MUX is a very pro-active company pushing forward streaming technology. At NAB 2019 they have announced Audience Adaptive Encoding which is offers encodes tailored to both your content but also the typical bitrate of your viewing demographic. Underpinning this technology is machine learning and their Per-title encoding technology which was released last year.
This talk with Nick Chadwick looks at what per-title encoding is, how you can work out which resolutions and bitrates to encode at and how to deliver this as a useful product.
Nick takes some time to explain MUX’s ‘convex hulls’ which give a shape to the content’s performance at different bitrates and helps visualise the optimum encoding parameters the content. Moreover we see that using this technique, we see some surprising circumstances when it makes sense to start at high resolutions, even for low bitrates.
Looking then at how to actually work out on a title-by-title basis, Nick explains the pros and cons of the different approaches going on to explain how MUX used machine learning to generate the model they created to make this work.
Finishing off with an extensive Q&A, this talk is a great overview on how to pick great encoding parameters, manually or otherwise.
VMAF is a video quality metric created by Netflix which allows computers to indicate what quality a video is. This is an important part of evaluating how good your encoder or streaming service is so it’s no surprise that Netflix has invested years of research into this. Other metrics such as PSNR and MS-SSIM all have their problems – and let’s accept that no metric is perfect – but what the industry has long grappled with is that a video that has a strong fidelity to the source doesn’t necessarily look better than one that less-faithfully replicates the source.
Imagine you had a video of an overcast day and one encoder rendered the video a bit brighter and a bit more blue. Well, for that clip, people watching might prefer that encoder even though the video is quite different from the source. The same is true of noisy pictures where replicating the noise isn’t always the best idea as some people, for some content, would prefer the cleaner look even though some details may have been lost.
As such, metrics have evolved from PSNR which is much more about fidelity to metrics which try harder to model what ‘looks good’ and VMAF is an example of that.
Zhi Li explains the history of VMAF and explains some of the new features which were released in August 2018, when this talk was given, which gives an insight into the way VMAF works. Plus, there’s a look ahead at new features on the road map. This talk was given at a SF Video Technology meet up.
Zhou Wang explains how to compare HEVC & AVC with AV1 and shares his findings. Using various metrics such as VMAF, PSNR and SSIMPlus he explores the affects of resolution on bitrate savings and then turns his gaze to computation complexity.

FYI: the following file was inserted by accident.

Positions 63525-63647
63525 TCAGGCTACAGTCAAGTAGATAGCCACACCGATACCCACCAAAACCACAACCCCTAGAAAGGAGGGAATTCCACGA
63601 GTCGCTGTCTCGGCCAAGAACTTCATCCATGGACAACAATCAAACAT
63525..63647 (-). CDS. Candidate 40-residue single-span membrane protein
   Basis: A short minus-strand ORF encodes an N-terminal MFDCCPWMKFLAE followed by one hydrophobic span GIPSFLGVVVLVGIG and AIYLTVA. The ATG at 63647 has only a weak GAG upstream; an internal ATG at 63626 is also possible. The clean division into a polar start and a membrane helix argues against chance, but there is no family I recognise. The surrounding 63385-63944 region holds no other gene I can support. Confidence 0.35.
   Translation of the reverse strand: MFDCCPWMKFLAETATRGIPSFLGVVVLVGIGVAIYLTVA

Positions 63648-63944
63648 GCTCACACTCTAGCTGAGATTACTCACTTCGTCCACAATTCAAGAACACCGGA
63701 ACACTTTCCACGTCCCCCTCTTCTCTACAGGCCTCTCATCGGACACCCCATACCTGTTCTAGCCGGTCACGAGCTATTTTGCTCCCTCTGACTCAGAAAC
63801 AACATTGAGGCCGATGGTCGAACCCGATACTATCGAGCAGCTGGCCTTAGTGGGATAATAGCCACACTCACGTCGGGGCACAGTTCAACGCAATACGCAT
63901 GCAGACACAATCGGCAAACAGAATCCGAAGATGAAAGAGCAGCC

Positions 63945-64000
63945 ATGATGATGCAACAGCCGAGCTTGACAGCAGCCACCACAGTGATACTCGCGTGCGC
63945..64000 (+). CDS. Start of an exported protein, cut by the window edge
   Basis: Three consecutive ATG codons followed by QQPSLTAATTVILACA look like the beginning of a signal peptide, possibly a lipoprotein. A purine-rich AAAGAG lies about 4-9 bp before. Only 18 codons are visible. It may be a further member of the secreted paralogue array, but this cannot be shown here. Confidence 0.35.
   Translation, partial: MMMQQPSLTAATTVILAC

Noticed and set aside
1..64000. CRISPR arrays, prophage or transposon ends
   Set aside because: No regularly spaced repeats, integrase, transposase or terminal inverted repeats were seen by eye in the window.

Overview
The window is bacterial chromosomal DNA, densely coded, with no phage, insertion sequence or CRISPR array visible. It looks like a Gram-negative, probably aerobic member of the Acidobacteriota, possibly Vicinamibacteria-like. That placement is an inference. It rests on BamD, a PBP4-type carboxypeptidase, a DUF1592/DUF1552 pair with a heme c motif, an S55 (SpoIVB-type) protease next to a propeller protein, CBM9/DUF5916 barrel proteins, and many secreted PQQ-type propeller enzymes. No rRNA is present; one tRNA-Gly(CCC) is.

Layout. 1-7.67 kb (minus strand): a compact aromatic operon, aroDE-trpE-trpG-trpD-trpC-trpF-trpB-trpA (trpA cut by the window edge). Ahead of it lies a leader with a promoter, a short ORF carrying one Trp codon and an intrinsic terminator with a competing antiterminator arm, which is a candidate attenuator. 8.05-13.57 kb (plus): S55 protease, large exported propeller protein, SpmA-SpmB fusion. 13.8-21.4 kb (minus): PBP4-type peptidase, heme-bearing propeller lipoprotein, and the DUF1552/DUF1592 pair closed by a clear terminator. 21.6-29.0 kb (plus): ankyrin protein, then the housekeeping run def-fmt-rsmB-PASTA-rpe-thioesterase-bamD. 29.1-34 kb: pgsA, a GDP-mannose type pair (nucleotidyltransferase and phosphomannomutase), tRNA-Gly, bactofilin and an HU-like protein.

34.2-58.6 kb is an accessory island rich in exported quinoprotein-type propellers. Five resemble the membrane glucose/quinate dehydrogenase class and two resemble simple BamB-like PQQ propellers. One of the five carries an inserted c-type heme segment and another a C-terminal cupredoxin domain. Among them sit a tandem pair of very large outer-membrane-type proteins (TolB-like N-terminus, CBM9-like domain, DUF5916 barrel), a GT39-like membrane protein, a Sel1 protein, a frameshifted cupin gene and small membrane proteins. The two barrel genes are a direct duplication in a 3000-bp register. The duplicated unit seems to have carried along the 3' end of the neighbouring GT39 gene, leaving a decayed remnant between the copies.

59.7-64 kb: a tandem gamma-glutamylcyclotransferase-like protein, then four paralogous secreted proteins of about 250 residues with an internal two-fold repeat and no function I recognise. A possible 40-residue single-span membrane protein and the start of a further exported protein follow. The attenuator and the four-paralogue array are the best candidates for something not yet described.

This talk was given at the Mile High Video conference in Denver CO, 2018.
In this webcast, AWS Elemental dives into a topic other companies don’t discuss: The video encoding techniques some vendors use to sway judgment during proof-of-concept demos.
Improve your discerning eye and your analysis acumen, and obtain essential knowledge:
Methods and best practices for evaluating video quality
Examples of scenes which look totally different, but have the same metrics score
Important considerations for accurate evaluation of video results
Subjective vs. Objective results
How encoder settings affect output and how you can fine tune them for the best results
What is Adaptive Quantization and how can it improve your video output quality
Encoding techniques that impress in shootouts but might not be practical in production
Video encoding comparisons should inform, not fool. Learn what you need to know, before you start the process.
Solutions Marketing Manager for Compression, AWS ElementalDan Gehred, Solutions Marketing Manager for Compression at AWS Elemental, is responsible for product marketing for all compression software products. Dan has over 15 years of experience building and marketing digital media applications.
Sr. Product Manager Compression – VOD, AWS ElementalWith over 30 years of industry experience in the international media marketplace, Dan is passionate about technology, developing new standards, promoting positive change and business approaches to enhanced profitability.
Megha Manohara discusses Netflix’s ongoing efforts to reduce the bitrate of movies whilst maintaining their enjoyability showing their success right down to 250kbps.
As a Senior Software Engineering on Video Algorithms, Megha’s talk focuses on the research and implementation challenges of Dynamic optimizer – an innovative shot-based encoding tool that raises the perceptual quality of streams at bitrates as low as 250kbps. Visiting VMAF, PSNR and other metrics on the way, this talk gives great ideas on reducing bitrate and measuring success.